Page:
TESLA MODEL 3 PERFORMANCE
There’s more to Elon Musk’s model for the masses than meets the eye
SLIDING INTO the driver’s seat of Tesla’s Model 3 is initially a little startling. It’s like coming home to find your sleek Scandinavianinspired apartment has been burgled, and all that’s been left by the thieving bastards is your ipad.
So my first question is: do you still call an instrument panel by that name if there are no instruments involved? ‘Minimalist’ doesn’t even begin to describe it. Anyway, get familiar with that 15.0-inch tablet, because everything – from adjusting the height and reach of the wheel, even opening the boot and frunk – are controlled from here. There’s no head-up display, so you’ll need to glance sideways at the tablet to monitor your speed. Ergonomically optimised? I’m not so sure.
Good thing it drives well. We sampled the top-spec Performance model, with a 188kw motor on the rear axle, a 147kw unit up front, and a 75kw/h battery providing a real-world range in excess of 430km. At $92,000, it undercuts the likes of the Mercedes-amg C43 ($108K) and Audi’s tasty S4 ($99K), but smokes both of them with claimed 0-100km/h acceleration of 3.4 seconds, along with an ample 260km/h top speed. All of which it manages with just one gear.
Throttle tip-in at low speed is perfectly judged, but give it a proper squirt and the instantaneous wallop of torque has the 20-inch Michelins clawing at the tarmac and brings the scenery rushing through the screen, with little more than the sound of disturbed air
around the mirrors and faint thrum of rubber on bitumen.
Dynamics? It carries the bulk of its 1900kg mass low, but the chassis still has more roll than you’d ideally like in hard driving – there are no adaptive dampers offered – and given the speed at which you arrive at corners, the brakes cop a huge test. In normal driving, though, with regen operating, the brake pedal will actually see bugger all use.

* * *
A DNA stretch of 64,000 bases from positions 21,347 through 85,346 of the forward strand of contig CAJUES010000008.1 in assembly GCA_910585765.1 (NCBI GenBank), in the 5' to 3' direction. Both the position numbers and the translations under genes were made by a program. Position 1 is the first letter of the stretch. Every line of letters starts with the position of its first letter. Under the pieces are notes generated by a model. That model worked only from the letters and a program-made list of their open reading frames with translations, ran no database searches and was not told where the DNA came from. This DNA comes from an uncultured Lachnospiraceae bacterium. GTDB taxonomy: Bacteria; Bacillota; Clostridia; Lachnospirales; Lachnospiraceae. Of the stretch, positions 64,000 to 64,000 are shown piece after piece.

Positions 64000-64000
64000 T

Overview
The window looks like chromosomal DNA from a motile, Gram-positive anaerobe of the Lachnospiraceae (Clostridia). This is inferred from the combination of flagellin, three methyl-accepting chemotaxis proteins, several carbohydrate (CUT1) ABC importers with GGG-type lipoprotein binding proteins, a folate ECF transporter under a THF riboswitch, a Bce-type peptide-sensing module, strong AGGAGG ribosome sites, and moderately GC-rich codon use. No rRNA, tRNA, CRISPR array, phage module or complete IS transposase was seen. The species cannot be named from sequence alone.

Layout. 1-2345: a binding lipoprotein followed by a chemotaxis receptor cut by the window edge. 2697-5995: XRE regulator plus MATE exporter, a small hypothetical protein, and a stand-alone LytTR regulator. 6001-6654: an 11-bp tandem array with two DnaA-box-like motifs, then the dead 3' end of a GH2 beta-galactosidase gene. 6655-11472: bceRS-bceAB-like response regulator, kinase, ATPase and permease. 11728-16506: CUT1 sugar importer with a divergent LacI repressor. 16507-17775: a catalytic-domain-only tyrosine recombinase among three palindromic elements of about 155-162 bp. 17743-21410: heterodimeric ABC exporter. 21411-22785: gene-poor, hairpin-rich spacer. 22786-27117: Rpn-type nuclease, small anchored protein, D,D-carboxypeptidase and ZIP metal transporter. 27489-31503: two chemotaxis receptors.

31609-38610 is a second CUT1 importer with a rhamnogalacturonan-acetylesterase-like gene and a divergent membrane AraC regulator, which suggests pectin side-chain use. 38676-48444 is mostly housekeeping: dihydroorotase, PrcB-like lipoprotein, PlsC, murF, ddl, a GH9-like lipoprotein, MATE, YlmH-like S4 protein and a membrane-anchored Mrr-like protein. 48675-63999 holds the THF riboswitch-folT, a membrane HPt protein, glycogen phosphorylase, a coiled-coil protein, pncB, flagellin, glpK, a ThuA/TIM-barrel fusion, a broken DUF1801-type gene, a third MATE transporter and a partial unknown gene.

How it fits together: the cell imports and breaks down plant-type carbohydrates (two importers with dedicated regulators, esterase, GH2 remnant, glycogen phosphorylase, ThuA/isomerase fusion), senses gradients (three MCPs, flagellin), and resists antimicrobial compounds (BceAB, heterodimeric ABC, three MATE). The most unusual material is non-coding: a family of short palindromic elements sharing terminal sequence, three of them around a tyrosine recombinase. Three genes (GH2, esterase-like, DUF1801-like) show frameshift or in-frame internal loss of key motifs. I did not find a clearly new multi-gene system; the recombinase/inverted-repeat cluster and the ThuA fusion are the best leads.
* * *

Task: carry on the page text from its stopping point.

Steering is super quick at 2.0 turns lock-to-lock, but provides little road feel. Drive the 3 precisely, however, and it rewards with plenty of lateral grip, and loads of traction that just slingshots the car from apex to exit.
Luggage space is generous. The boot is big, the seats split-fold 60/40, and the front trunk will swallow a slab or big duffel bag. But it’s the rear seat that’s something of a concern. The seat base is low, but the floor is high to accommodate the batteries, so adult passengers will find their knees bent at an acute angle.
But all this really only scratches the surface of the Model 3. There’s so much more to this car, including its safety story and self-driving capability. Elon’s next chapter is only just beginning.
Model Tesla Model 3 Performance Motors Asynchronous (f); permanent magnet (r) Battery 75kw/h Max power 335kw Max torque 640Nm @ 0rpm Transmission single-speed reduction gear Weight 1900kg (estimated) 0-100km/h 3.4sec (claimed) Economy 18kw/h/100km (estimated) Price $91,200 On sale Now